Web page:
Reviewed by Jane Campbell
“Depression does not change who you are,” writes Jan Wong in her new memoir Out of the Blue, “it sits like a cloud over your original personality.” Certainly Wong, the intrepid and controversial Canadian journalist known for living in China during the Cultural Revolution and sneaking box cutters through post 9/11 security, among other things, retains her reporter’s dedication to exposing injustice, even as the cloud of depression casts a shadow over her life.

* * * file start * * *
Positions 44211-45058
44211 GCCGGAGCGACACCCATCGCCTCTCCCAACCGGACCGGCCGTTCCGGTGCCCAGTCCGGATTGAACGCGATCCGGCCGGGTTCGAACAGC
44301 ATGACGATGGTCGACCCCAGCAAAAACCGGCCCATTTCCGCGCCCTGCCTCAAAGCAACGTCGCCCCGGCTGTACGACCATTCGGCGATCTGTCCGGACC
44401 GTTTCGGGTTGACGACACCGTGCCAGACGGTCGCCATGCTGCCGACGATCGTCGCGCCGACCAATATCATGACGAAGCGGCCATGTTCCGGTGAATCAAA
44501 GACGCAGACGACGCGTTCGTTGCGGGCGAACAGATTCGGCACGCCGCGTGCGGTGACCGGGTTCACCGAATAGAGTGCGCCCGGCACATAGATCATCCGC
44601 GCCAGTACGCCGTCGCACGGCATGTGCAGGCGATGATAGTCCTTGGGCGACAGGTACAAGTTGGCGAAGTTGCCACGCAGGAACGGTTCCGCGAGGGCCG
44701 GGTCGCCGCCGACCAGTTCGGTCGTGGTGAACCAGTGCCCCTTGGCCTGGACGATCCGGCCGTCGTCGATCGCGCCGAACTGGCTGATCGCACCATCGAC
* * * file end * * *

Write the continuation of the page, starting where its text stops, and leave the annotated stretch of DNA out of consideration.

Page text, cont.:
As Wong points out, writers seem to be particularly vulnerable to depression, and Out of the Blue is one among a whole pantheon of memoirs detailing mental illness, from William Styron’s Darkness Visible to Joan Didion’s The Year of Magical Thinking. Wong manages to make a unique contribution to this literary sub-genre by exploring what she calls “workplace depression,” or depression brought about and exacerbated by the particular indignities and stressors of the contemporary North American working environment. Continue reading Review-Jan Wong’s “Out of the Blue”